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It took ten minutes—probably less—for In the Night Time (Before the Sun Rises) to break my heart.
It happened on what is page nineteen of the play script, with these words:
WOMAN. He doesn’t dance and
neither does she but sometimes
when they’re in their house at night they do
a sort of two-step in the kitchen.
MAN. They go to weddings,
first of family members and then,
all of a sudden,
of their own friends and
the weddings have open bars,
WOMAN. (the drinks are free,
all the drinks are free)
so they do the two-step out in public there too.
At which point the music came up, and the lights darkened to red, and the two actors playing the Man and the Woman started to dance. It was easy-to-dance-to music, the sort of thing that comes on at clubs that don’t take themselves terribly seriously, a wash of strummed guitars and steady, heavy drumming. The couple danced, grinning at each other goofily; the audience (who up until now had been receiving some of the snarky asides of the dialogue) was forgotten. The man stepped forward, held the woman, rocked her from side to side. I felt something inside me tighten, and realized I was about to cry, and thought, “Oh, for God’s sake, not at something so obvious”—but there it was. They were immersed in a joy so perfect and complete that it could not possibly last for more than a few minutes, and I was crying because I knew it couldn’t last, and after that, wherever the play and its actors wanted me to go, I was willing to go with them.
In the Night Time excels at this sort of thing: an event or a statement that’s both completely mundane and highly significant because highly personal. Throughout the play, we hear about things that are happening, “not here, but somewhere”—a woman is stoned alive, a man commits suicide, someone drops a glass, someone Googles something, a child is born—and, we’re repeatedly told, “the two are not connected”. But, as we know, and as the play eventually acknowledges, things are connected, and can become connected so easily. The fear of the world outside is banal when someone else is expressing it, but real and true when the fear is yours.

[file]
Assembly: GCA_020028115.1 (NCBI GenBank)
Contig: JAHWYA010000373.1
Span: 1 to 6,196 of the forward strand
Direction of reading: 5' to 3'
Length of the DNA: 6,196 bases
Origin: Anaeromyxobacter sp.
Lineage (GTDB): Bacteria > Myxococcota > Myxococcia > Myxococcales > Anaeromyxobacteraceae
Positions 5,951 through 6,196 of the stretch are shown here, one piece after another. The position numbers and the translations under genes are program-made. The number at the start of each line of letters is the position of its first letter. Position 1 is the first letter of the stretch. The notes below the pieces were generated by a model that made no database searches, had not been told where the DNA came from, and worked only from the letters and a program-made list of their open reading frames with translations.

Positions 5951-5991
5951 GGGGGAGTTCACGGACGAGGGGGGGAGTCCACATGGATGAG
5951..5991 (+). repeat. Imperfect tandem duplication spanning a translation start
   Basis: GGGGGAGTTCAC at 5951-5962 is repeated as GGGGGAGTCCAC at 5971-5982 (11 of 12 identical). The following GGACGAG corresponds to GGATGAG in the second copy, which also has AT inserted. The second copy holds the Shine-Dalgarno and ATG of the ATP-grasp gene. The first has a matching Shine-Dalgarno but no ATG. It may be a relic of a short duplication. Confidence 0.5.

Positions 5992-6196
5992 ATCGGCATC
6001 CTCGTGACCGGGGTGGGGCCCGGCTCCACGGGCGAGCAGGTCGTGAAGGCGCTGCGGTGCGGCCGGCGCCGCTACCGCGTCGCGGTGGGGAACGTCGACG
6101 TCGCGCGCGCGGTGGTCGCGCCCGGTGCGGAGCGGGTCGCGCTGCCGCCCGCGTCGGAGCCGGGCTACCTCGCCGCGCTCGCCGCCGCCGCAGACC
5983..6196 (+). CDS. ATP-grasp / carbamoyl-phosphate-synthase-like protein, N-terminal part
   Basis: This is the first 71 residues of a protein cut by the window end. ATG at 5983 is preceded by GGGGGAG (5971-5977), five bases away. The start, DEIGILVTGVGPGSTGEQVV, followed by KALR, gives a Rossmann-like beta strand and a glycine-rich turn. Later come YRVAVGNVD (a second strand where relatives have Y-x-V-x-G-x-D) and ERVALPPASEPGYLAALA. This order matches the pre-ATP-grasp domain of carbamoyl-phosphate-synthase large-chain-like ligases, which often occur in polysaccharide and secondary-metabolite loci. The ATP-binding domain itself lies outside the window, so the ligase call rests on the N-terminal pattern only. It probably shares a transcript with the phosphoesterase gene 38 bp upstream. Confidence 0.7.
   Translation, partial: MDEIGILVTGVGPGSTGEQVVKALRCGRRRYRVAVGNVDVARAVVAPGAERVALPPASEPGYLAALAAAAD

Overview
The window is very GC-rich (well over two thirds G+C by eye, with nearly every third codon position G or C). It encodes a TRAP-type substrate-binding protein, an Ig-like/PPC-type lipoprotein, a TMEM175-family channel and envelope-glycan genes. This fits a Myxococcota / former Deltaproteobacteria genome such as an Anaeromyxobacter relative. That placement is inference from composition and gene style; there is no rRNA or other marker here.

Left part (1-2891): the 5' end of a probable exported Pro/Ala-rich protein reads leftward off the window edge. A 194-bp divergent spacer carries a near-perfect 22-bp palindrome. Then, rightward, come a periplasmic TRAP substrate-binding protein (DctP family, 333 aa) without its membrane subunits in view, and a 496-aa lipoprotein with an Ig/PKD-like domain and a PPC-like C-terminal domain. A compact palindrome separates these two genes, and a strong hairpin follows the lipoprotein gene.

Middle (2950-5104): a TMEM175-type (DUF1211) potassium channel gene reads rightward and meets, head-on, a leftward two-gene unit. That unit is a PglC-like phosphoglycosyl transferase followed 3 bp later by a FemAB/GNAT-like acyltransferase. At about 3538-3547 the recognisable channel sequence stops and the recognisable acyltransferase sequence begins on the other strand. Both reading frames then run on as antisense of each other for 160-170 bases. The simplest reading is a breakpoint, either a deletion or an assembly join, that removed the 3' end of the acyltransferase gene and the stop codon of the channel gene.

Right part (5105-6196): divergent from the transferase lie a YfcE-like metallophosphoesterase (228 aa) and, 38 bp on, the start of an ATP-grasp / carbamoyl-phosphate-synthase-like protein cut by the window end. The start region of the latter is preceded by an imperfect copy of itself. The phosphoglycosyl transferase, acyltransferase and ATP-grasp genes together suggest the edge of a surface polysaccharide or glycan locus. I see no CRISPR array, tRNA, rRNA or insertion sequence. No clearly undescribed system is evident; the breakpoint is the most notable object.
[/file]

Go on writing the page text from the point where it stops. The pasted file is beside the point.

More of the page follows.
That fear is what drives the play. The Man and the Woman have a child, the child cries at night, and through the course of one evening, anxiety and sleep deprivation force them to confront all of their fears about bringing an infant into the world. There are some marvelous moments where that sense of banality and profundity hang in balance. They compete to tell the child a bedtime story, and although the competition is funny in a way, it’s also unnerving. The Man interrupts too much; the Woman hates being interrupted; and the story, which started out as the fable of the lion and the mouse, becomes all about their own insecurities, all about their own feelings of marginalisation, failure, inadequacy, vulnerability. The baby, of course, doesn’t understand a word, because it’s a baby. Which makes you wonder: was telling the baby a story ever really about the baby? Are the sacrifices we make for our children and our lovers ever actually about them?
Fortunately, In the Night Time suggests, the sun does rise, usually. The Man and the Woman make up. The baby—no one knows how or why—stops crying. They make eggs for breakfast. I am sure that, if I were a parent, I would have watched this differently, perhaps felt some things more deeply and others less. But I wonder if the real point of the play is that your fear, although it feels necessary and maybe even is, won’t do you much practical good. What you have to do instead is hold on.
MAN. But the egg—
WOMAN. The egg does not break.
MAN. And the child says, how?
WOMAN. And the woman says—
you have to find the strongest part.
In The Night Time (Before The Sunrises) continues at the Gate Theatre until Feb 27. Tickets are £20, except on certain dates when they are £10.